Every habit starts with a cue or trigger that tells our brains when and which habit to use. In order to effectively change habitual behaviour we must first identify these cues and find strategies for derailing our existing habits by creating new opportunities to act on our desired intentions. Learning to ask ourselves questions as to what compels our behaviour or what we were experiencing before an unwanted action/response can help unpick our existing habits.
Being aware of a habit and what context is reinforcing it, is the first step to change. When the cues for existing habits are removed, it's easier to create a new routine and form a new behaviour. Sometimes we can’t remove the existing cue but we can learn to change the association with it.
To make chemical and physical changes in our brains, we need to pay attention. Our ‘attention density’ (the amount of attention we pay to a particular experience over a specific time) increases as we increase our concentration on a specific idea. This high attention density is what leads to long-term behavioural change.
“Your brain loves habits because they are simple, structured, well-known, energy efficient, quick, and automatic.” Stan Jacobs
The next step is based on repetition, routine and context. It is helpful to examine and reflect upon the behaviour we want to change and the routines we have created; and ask ourselves what makes us repeat an action. Our routine activities are controlled by a part of the brain called the basal ganglia. They are ‘hardwired’ and so we don’t need to give them much conscious thought which is why we can often perform tasks on ‘automatic pilot’.
“Depending on the complexity of the activity, [experiments have required] four and a half months, 144 days or even three months for a new brain map, equal in complexity to an old one, to be created in the motor cortex.” Tara Swart
Various studies have shown that it can take anywhere from a couple of weeks to almost a year to form a new habit. For a new habit to be ingrained sufficiently there must be stable context cues available in order to trigger a new pattern because it is easier to maintain a new habit if it is repeated in a specific context.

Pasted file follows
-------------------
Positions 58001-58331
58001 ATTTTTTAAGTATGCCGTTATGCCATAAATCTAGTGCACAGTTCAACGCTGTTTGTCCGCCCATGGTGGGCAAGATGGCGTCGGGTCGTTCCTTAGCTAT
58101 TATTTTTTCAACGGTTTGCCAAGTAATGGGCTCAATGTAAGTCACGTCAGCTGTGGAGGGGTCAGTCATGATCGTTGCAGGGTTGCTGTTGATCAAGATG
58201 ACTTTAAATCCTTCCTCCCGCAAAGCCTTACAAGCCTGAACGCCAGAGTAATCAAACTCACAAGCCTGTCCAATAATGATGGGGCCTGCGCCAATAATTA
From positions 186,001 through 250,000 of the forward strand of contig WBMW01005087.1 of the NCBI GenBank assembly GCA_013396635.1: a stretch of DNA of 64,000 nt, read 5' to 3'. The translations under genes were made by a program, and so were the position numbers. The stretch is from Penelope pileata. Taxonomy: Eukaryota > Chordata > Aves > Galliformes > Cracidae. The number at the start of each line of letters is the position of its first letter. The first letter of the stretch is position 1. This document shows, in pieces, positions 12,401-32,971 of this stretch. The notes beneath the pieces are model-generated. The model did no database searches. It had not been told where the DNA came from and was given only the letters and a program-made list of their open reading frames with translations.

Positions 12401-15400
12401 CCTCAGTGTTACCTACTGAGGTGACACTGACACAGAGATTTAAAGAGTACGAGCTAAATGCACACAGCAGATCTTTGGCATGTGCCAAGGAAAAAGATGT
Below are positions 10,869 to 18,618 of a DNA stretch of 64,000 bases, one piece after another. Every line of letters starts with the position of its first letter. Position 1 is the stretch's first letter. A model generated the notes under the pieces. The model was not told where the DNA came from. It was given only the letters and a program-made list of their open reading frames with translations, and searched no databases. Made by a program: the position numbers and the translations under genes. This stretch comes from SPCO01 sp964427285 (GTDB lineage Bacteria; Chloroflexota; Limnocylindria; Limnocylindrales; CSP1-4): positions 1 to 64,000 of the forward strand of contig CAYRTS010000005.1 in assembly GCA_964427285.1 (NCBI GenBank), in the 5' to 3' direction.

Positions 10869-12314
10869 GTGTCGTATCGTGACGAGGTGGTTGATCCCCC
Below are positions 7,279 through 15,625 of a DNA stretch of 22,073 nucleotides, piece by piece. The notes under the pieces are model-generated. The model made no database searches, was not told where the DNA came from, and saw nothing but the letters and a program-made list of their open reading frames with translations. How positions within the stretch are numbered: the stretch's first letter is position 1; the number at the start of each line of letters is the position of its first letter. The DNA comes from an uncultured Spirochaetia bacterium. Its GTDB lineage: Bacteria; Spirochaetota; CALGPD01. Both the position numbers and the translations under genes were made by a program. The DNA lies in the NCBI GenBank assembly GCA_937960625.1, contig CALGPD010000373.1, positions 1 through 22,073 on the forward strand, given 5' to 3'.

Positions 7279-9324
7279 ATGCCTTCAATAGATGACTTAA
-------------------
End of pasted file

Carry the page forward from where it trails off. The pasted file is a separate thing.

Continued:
It takes a lot of repetition or practice for connections to become established and for a new or complex concept to move from the prefrontal cortex to the basal ganglia. By making it familiar through repetition or by talking about it repeatedly, it then becomes less threatening and leads to a new default habit.
“Where attention goes, neural firing flows, and neural connection grows.” Daniel J. Siegel
It is helpful to identify why we do something and the ‘reward’ we experience because it is easier to find a better habit that will give us the same reward once we know the ‘why’ of our actions.
Goals give our life a sense of direction; they put a powerful force into play on a universal, conscious, and subconscious level but values guide us as to what those goals should be and temper how we should work to achieve them.
“We go through life following the same routine, day after day. But in order to create a rich, full, and meaningful life, we need to stop to reflect on what we’re doing and why we’re doing it.” Russ Harris
By focusing on our values and goals and the satisfaction we can obtain, it helps us think about how we can do something differently and get a more constructive and positive benefit.
“First forget inspiration. Habit is more dependable. Habit will sustain you whether you’re inspired or not” Octavia Butler
To change a habit we need to use our willpower rather than how we feel as our feelings and emotions can lead us astray. For us to experience change, we must consciously take action; whether it is a change of attitude or perspective or a change of behaviour.
“And once you understand that habits can change, you have the freedom and the responsibility to remake them”. Charles Duhigg
Willpower is a muscle, not a skill and we all have the ability to create habits that are helpful rather than those that hinder us.
"The man who moves a mountain begins by carrying away small stones." Confucius.
The more we use our willpower the stronger it becomes, the more resilient we become and the greater the positive effect it will have on everything in your life and your future.
“Small shifts in your thinking, and small changes in your energy, can lead to massive alterations of your end result.” Kevin Michel
Finally, the prefrontal cortex can only deal well with a few concepts at one time. Rather than trying to incorporate too much change at one time, we will have better success if we practise the Japanese concept of Kaizen and make small incremental changes.
“The old adage we usually hear is that “practice makes perfect.” Based on what we know about neuroplasticity and deliberate practice, we should rephrase that to read, “practice makes permanent.” As you organize yourself for this self-reflective prep work, remember that it is not about being perfect but about creating new neural pathways that shift your default cultural programming as you grow in awareness and skill.” Zaretta L. Hammond
We all have the ability to change and create new habits. When we believe that we can change, and all our actions are conducive towards achieving the change we want to see – it will become reality.
“Your net worth to the world is usually determined by what remains after your bad habits are subtracted from your good ones”. Benjamin Franklin
Some questions to think about/or discuss below:
Do your habits empower you or disempower you?
Do your habits limit you or free you?
Do they help you or hinder you from reaching your goals?
What would you describe as your good habits and bad habits ?
What habits do you want to change?
What small steps can you start to put in place to help you change your unwanted habit?
“Good habits are worth being fanatical about” John Irving
If you want to reflect more on this subject, here are some links to get you started:
“Let today be the day you give up who you've been for who you can become”. Hal Elrod